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Does IT matter? : information technology and the corrosion of competitive advantage

Author: Nicholas G Carr
Publisher: Boston : Harvard Business School Press, ©2004.
Edition/Format:   Print book : EnglishView all editions and formats
Database:WorldCat
Summary:
"Every year, companies spend more than $2 trillion on computer and communications equipment and services. Underlying these enormous expenditures is one of modern business's most deeply held assumptions: that information technology is increasingly critical to competitive advantage and strategic success." "In this book, Nicholas G. Carr calls the common wisdom into question, contending that IT's strategic importance  Read more...
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Material Type: Internet resource
Document Type: Book, Internet Resource
All Authors / Contributors: Nicholas G Carr
ISBN: 1591394449 9781591394440
OCLC Number: 53796938
Description: xvii, 193 pages ; 22 cm
Contents: Technological transformations: the rise of a new business infrastructure --
Laying tracks: the nature and evolution of infrastructural technologies --
An almost perfect commodity: the fate of computer hardware and software --
Vanishing advantage: information technology's changing role in business --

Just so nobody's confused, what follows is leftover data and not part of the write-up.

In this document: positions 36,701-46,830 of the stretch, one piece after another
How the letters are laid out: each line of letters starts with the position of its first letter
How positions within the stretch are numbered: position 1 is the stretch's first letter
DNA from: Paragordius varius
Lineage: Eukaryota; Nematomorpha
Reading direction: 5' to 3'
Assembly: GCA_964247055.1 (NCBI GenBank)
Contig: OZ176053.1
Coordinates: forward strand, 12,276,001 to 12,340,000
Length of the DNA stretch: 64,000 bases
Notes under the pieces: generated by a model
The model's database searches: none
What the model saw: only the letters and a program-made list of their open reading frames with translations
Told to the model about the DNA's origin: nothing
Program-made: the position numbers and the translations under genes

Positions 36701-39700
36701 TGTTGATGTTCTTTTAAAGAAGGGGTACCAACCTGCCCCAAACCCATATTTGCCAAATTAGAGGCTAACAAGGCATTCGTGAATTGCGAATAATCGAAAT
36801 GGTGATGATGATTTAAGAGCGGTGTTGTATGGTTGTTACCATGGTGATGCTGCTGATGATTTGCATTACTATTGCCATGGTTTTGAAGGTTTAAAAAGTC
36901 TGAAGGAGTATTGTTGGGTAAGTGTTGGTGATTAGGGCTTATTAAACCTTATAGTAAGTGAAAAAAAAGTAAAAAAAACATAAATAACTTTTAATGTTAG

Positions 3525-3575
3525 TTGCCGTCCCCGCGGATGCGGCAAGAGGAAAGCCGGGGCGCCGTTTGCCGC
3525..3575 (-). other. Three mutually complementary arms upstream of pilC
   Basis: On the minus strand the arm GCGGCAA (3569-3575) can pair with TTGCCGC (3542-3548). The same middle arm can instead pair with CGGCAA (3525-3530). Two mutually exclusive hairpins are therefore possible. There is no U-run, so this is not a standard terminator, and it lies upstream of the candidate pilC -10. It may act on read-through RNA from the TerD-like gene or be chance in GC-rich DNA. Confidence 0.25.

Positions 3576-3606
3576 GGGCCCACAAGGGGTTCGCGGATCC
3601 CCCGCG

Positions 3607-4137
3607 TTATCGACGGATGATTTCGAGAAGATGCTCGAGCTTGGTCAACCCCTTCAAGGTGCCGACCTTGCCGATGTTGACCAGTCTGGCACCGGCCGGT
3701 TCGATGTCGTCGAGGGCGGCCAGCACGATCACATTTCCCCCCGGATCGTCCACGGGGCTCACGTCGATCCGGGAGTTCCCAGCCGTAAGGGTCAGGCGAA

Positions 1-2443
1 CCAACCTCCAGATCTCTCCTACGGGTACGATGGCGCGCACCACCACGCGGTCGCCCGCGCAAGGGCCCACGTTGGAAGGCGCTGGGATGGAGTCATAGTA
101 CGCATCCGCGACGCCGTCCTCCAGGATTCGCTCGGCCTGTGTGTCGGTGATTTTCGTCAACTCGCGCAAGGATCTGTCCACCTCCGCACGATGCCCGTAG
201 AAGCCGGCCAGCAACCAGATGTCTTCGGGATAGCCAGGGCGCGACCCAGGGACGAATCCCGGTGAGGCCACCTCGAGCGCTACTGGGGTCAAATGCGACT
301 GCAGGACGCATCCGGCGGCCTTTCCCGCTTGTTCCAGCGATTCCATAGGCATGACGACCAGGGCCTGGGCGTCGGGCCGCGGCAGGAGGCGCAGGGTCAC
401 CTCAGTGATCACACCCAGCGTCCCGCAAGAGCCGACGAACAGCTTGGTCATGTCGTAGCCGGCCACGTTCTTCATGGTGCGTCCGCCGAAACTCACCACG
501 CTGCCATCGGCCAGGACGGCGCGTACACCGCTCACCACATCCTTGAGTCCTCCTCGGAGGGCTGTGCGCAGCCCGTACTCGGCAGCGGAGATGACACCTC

The universal strategy solvent: the IT infrastructure's corrosive effect on traditional advantages --
Managing the money pit: new imperatives for IT investment and management --
A dream of wonderful machines: the reading, and misreading, of technological change.
Responsibility: Nicholas G. Carr.
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Abstract:

"Every year, companies spend more than $2 trillion on computer and communications equipment and services. Underlying these enormous expenditures is one of modern business's most deeply held assumptions: that information technology is increasingly critical to competitive advantage and strategic success." "In this book, Nicholas G. Carr calls the common wisdom into question, contending that IT's strategic importance has actually dissipated as its core functions have become available and affordable to all. Expanding on the controversial Harvard Business Review article that provoked a storm a debate around the world, Does IT Matter? shows that IT - like earlier infrastructural technologies such as railroads and electric power - is steadily evolving from a profit-boosting proprietary resource to a simple cost of doing business." "Carr draws on convincing historical and contemporary examples to explain why innovations in hardware, software, and networking are rapidly replicated by competitors, neutralizing their strategic power to set one business apart from the pack. He shows why IT's emergence as a shared and standardized infrastructure is a natural and necessary process that may ultimately deliver huge economic and social benefits."--Jacket.

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